We all know that one person who acts as if he or she knows everything and dismisses the opinions, comments, or suggestions of others.
In English, the best word to describe a person like this is know-it-all (or know-all) whereas in Italian, you’ll probably hear people using the terms sapientone (for a man) and sapientona (for a woman).
Here are the definite and indefinite articles that accompany this word in its masculine and feminine forms:
- il sapientone = the know-it-all (m.)
- i sapientoni = the know-it-alls (m.)
- la sapientona = the know-it-all (f.)
- le sapientone = the know-it-alls (f.)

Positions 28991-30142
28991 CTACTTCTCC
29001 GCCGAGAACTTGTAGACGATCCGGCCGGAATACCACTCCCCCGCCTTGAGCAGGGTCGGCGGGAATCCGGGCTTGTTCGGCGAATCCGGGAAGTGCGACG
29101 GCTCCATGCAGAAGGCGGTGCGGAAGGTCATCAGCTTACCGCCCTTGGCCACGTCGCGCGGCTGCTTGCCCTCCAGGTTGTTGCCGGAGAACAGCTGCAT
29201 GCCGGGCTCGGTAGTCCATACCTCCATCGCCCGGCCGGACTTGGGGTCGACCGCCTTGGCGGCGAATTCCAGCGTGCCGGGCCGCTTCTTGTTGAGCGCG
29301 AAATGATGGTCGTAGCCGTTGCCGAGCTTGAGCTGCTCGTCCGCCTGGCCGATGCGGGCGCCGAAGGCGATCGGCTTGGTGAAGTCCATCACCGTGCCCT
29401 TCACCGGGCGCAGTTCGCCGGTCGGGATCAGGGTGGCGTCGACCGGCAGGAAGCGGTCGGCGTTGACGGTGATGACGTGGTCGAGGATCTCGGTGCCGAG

- un sapientone = a know-it-all (m.)
- dei sapientoni = (some) know-it-alls (m.)
- una sapientona = a know-it-all (f.)
- delle sapientone = (some) know-it-alls (f.)
If you want to say “to be a know-it-all” or “to act/sound like a know it all”, you can use the expression fare il sapientone (lit. to do the know-it-all).
Non voglio fare il sapientone, ma secondo me…
I don’t want to sound like a know-it-all, but in my opinion…
The word derives from sapiente, which as an adjective means wise or knowing, and as a noun means knowledgeable person. By adding the augmentative suffixes -one and -ona onto the end of the noun, you can confer the meaning “big” (literally “big knower”).
Some synonyms you can come across are:
- saputello (mainly used for young people that think they know better than adults)
- sputasentenze (lit. “sentences spitter”, it is less common but funny to mention because of how it is constructed)